I walked out to the cooler this morning, counted quart jars, and put together my work plan for the day. I started with the Cheddar, because it takes the longest.
|Using a turkey roaster to make Cheddar cheese|
While the milk was heating to the required 88º, I started heating milk for yogurt. I have to pasteurize the milk for yogurt, since I don't want the natural (good) bacteria in raw milk to compete with the l. Bulgaricus culture that makes my yogurt so thick. Very often gelatin or powdered milk is used to make the yogurt set up well, to have a custard-y consistency. But Bulgarian yogurt is naturally thick, so it needs to be the only bacteria in the milk.
|Milk heating to 180º|
I really have a LOT of milk, and I skim the cream from the milk I use for making kefir. So I have a lot of cream as well. Time to make Lemon Ice Cream. Yum!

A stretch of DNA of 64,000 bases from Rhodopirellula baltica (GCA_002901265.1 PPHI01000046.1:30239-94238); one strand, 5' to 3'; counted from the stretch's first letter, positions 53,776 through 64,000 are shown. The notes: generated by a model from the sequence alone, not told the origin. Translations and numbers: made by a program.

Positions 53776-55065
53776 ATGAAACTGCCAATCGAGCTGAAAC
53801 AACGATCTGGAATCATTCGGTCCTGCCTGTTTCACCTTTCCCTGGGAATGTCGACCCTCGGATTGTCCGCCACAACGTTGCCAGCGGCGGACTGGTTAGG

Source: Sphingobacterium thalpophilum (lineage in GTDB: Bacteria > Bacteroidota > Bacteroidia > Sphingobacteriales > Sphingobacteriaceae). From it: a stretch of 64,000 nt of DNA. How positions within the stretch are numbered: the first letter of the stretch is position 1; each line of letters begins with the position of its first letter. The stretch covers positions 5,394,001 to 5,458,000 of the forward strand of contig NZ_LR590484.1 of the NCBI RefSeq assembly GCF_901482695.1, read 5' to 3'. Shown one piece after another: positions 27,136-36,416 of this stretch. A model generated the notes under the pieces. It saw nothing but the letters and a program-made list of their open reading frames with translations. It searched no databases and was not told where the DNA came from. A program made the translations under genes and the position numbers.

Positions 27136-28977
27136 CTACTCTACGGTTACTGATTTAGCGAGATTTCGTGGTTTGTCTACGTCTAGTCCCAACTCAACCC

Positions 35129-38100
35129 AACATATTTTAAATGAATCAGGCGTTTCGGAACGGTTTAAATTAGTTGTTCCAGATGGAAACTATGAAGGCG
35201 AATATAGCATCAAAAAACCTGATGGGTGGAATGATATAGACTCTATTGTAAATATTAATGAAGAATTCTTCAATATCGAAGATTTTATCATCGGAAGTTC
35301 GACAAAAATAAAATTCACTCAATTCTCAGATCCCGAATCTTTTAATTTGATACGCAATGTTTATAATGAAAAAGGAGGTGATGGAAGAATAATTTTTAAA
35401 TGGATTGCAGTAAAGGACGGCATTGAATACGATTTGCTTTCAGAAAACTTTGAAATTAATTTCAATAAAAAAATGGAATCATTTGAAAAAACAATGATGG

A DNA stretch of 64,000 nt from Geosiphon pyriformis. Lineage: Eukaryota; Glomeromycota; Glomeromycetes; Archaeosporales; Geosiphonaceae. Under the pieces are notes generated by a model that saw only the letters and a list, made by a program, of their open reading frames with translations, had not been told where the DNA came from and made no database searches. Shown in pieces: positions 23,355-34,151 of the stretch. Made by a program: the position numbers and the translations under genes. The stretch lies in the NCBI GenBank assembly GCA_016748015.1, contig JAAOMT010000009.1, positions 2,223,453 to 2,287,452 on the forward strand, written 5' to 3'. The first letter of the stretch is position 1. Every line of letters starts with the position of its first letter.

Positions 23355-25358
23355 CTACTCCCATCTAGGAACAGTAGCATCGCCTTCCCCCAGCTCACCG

|Built in chiller, no work ice cream|
While it may be romantic to hand crank an old ice cream machine with ice and salt packed around the cylinder, I love my Cuisinart ice cream maker. It has a built in chiller. Make the base, pour it in, turn the knob to 45 minutes and walk away!
And last but not least, I took the time and effort to make ricotta today. When the pigs were here, they got it all, but they have gone to the butcher, and so there is all that whey! And the chickens can take just so much of it. So I brought two big pots of whey to a boil, added vinegar and strained it through a butter muslin bag to catch the small, delicate curds.
|Ricotta cheese draining|
So what is my reward for all of this work? For breakfast, I had a two-egg omelet (from my chickens) with plenty of butter, and filled with homemade Cheddar cheese. Delicious!
For dinner, I'm having a casserole made with a layer of low carb noodles and chile (my beef), then a thick layer of ricotta made fresh today, then more noodles and chile, and a topping of grated Cheddar. I'm not sure what to call it. Hopefully I will call it "good!"